Halloween is fast approaching, and everyone who’s coughed up their 8 bucks a month for Netflix is no doubt scanning the Horror section to see what’s available.

Decent scary movies are hard to find, so here’s a quick rundown of 10 now streaming on Netflix Canada that I’d recommend.

They’re listed in order of how freakin’ awesome they are:

1) The Cabin in the Woods (2012) “It’s the best horror flick ever made in Vancouver.” (At least it was until Horns came around.)

Gay history is complicated by the fact that so much was conducted in secrecy, was ignored, or was even intentionally destroyed. Much has been lost or erased. Urban gay history which concentrated in nightclubs and restaurants also tends to disappears as venues vanish and development destroys neighbourhood focal points.

When it comes to media, we may now have numerous TV shows with LGBT characters and even an entire Canadian TV network devoted to LGBT programming (OUTtv). But what came before all of that?

You might not be aware that the first Canadian TV series made by and for LGBT people was produced right here in Vancouver.

Gayblevision, which ran from 1980 to 1986, was the nation's first gay and lesbian cable-access show on West End Cable 10.

The Reel to Real Film Festival and Kids Culture Film Series present An Angel for May at the Rio Theatre (1660 East Broadway) on Sunday (November 2) at 1:45 p.m.

An Angel for May is a U.K. film directed by Harley Cokeliss. The film tells the story of 12-year-old Tom, who travels 50 years to the past after discovering a time machine. Tom becomes friends with May, an orphaned World War II evacuee, and once Tom is back in the present day, he realizes he must make one more trip back in time.

An Angel for May is based on the book by Melvin Burgess. The film is rated G, and deals with divorce and violence.

About as much as Vancouver needs more coffee or sushi shops, the dreaded, locally made Ultra Rich Asian Girls series debuted online on October 26.

A mashup riff of the book Crazy Rich Asians and the Real Housewives franchise, the series promised to provide a peek into the lavish lifestyles of the rich and Asian—for no apparent reason. That, in addition to an anticipated unhealthy serving of misogyny and racism, of course, much to the delight of covert bigots across town.

Criticism immediately sprang up in reaction to teasers about the controversial show, with fears of racial stereotyping fuelling latent interracial tensions and more of the catty trashfest otherwise known as the Real Housewives of Vancouver.

If you're still experiencing withdrawal symptoms and existential distress due to the Vancouver International Film Festival wrapping up on October 10 (what—we're just supposed to carry on with our lives?), here's a little bit of post–VIFF chatter to keep you afloat.

Needless to say, it's not every day that Jennifer Lopez shows up as a surprise performer at an event attended by Vancouver students.

That's what happened at We Day Vancouver, held at Rogers Arena on October 22.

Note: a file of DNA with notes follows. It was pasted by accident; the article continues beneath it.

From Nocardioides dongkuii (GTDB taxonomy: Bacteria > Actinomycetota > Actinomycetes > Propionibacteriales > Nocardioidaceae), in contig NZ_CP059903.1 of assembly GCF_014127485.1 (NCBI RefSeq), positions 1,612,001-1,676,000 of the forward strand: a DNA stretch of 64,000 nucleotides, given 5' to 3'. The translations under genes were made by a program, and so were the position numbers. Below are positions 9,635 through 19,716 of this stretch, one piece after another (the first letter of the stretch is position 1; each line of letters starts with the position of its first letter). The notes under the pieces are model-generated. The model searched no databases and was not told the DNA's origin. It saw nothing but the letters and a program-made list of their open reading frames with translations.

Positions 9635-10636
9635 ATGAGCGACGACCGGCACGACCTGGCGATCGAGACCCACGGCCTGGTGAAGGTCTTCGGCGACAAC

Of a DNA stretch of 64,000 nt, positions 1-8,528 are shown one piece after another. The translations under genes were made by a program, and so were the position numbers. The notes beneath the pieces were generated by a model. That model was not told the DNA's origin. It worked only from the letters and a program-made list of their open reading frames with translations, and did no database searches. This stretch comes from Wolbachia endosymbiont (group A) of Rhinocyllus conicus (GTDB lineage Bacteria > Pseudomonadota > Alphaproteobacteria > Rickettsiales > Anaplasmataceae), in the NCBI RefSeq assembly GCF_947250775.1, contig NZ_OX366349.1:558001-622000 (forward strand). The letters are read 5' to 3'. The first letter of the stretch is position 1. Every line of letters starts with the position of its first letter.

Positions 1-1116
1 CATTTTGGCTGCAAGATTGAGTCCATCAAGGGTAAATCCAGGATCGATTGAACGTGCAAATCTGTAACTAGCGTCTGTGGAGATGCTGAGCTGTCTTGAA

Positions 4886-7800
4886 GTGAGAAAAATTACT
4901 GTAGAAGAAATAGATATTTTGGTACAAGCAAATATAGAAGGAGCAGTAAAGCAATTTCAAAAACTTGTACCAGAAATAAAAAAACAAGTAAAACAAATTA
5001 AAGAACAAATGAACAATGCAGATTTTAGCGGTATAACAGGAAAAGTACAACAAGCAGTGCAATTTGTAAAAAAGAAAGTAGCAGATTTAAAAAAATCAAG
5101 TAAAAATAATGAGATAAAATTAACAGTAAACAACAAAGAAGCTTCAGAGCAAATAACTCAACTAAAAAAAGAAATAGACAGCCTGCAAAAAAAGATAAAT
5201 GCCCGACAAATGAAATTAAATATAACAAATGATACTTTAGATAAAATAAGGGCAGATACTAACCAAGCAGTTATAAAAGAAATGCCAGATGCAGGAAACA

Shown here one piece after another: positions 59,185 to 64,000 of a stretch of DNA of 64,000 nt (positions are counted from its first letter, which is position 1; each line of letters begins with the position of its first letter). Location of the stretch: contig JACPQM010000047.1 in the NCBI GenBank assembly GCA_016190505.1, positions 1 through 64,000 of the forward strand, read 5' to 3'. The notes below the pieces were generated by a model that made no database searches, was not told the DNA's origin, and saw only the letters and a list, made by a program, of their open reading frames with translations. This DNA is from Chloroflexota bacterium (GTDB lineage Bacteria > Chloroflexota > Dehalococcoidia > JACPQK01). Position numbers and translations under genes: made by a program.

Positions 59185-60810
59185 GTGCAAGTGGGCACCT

The annual event was created to inspire young people to become involved in local and international social issues. We Day events are held across Canada, and in the U.S. and the U.K. It's organized by Free the Children, a charity founded by Canadian children rights activist Craig Kielburger, and features a combination of speakers and performances.

The Heavy Hitting HorrorFest takes place at the Fairmont Chateau Whistler on October 30.

The one-night screening of independent short horror films by local filmmakers attracts over 1,100 horror fans and film industry insiders. Five giant screens will showcase gore-soaked indie cinema and DIY savagery.

Tickets are $50 and can be purchased online in advance.

The Rio Grind Film Festival takes place at the Rio Theatre (1660 East Broadway) from October 23 to 26.

The festival features a collection of alternative action, horror, science fiction, and fantasy short films, documentaries, and dramas from B.C. and around the world. The Rio Grind Film Fest will feature the B.C. premieres of horror anthology The ABCs of Death 2, The Tribe, Spring, and These Final Hours.

A detailed schedule and advance tickets can be found on the Rio Theatre website.

The third-annual Vancouver Polish Film Festival takes place at SFU’s Goldcorp Centre for the Arts (149 West Hastings Street) from Friday to Sunday (October 17 to 19).

The VPFF celebrates the best contemporary Polish films. This year’s selection includes feature-length and short films, as well as documentaries.

The festival will open Friday (October 17) at 6 p.m. with a screening of 2102 drama Miłość (Loving) followed by Pod Mocnym Aniołem (The Mighty Angel) at 8:30 p.m.

If you read my article on Vancouver restaurants accepting Bitcoin, you might still be wondering why businesses would bother with the digital currency.

After all, while over a dozen eateries in town have joined the Bitcoin economy, the restaurateurs I spoke to said they hadn't gained much in the way of customers and revenue from this.